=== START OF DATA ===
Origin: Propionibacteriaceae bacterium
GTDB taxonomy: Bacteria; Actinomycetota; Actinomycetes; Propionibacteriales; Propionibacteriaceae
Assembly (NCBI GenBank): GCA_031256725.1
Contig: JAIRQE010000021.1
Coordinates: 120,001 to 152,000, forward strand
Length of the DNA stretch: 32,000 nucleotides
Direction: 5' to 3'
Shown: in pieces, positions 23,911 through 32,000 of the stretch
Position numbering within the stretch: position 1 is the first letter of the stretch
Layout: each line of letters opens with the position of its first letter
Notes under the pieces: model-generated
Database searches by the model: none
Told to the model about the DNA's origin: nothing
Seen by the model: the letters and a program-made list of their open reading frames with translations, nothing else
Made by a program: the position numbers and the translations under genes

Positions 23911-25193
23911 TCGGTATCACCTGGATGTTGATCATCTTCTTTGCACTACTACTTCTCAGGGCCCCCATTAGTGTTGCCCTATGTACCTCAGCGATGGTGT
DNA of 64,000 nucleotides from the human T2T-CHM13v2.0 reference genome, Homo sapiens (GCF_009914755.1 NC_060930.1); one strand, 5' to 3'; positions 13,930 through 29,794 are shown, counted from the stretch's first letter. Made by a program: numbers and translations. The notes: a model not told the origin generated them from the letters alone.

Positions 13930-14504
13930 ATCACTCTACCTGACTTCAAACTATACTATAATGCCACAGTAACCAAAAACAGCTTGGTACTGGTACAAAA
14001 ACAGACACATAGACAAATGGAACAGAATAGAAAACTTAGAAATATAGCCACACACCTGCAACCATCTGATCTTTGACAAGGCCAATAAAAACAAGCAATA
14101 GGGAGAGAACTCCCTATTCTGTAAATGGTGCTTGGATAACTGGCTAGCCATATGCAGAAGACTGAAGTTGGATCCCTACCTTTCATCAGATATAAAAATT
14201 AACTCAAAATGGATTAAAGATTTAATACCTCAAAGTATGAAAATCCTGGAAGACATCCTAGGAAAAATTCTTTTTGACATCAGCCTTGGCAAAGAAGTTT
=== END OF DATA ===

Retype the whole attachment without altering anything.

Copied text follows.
Origin: Propionibacteriaceae bacterium
GTDB taxonomy: Bacteria; Actinomycetota; Actinomycetes; Propionibacteriales; Propionibacteriaceae
Assembly (NCBI GenBank): GCA_031256725.1
Contig: JAIRQE010000021.1
Coordinates: 120,001 to 152,000, forward strand
Length of the DNA stretch: 32,000 nucleotides
Direction: 5' to 3'
Shown: in pieces, positions 23,911 through 32,000 of the stretch
Position numbering within the stretch: position 1 is the first letter of the stretch
Layout: each line of letters opens with the position of its first letter
Notes under the pieces: model-generated
Database searches by the model: none
Told to the model about the DNA's origin: nothing
Seen by the model: the letters and a program-made list of their open reading frames with translations, nothing else
Made by a program: the position numbers and the translations under genes

Positions 23911-25193
23911 TCGGTATCACCTGGATGTTGATCATCTTCTTTGCACTACTACTTCTCAGGGCCCCCATTAGTGTTGCCCTATGTACCTCAGCGATGGTGT
DNA of 64,000 nucleotides from the human T2T-CHM13v2.0 reference genome, Homo sapiens (GCF_009914755.1 NC_060930.1); one strand, 5' to 3'; positions 13,930 through 29,794 are shown, counted from the stretch's first letter. Made by a program: numbers and translations. The notes: a model not told the origin generated them from the letters alone.

Positions 13930-14504
13930 ATCACTCTACCTGACTTCAAACTATACTATAATGCCACAGTAACCAAAAACAGCTTGGTACTGGTACAAAA
14001 ACAGACACATAGACAAATGGAACAGAATAGAAAACTTAGAAATATAGCCACACACCTGCAACCATCTGATCTTTGACAAGGCCAATAAAAACAAGCAATA
14101 GGGAGAGAACTCCCTATTCTGTAAATGGTGCTTGGATAACTGGCTAGCCATATGCAGAAGACTGAAGTTGGATCCCTACCTTTCATCAGATATAAAAATT
14201 AACTCAAAATGGATTAAAGATTTAATACCTCAAAGTATGAAAATCCTGGAAGACATCCTAGGAAAAATTCTTTTTGACATCAGCCTTGGCAAAGAAGTTT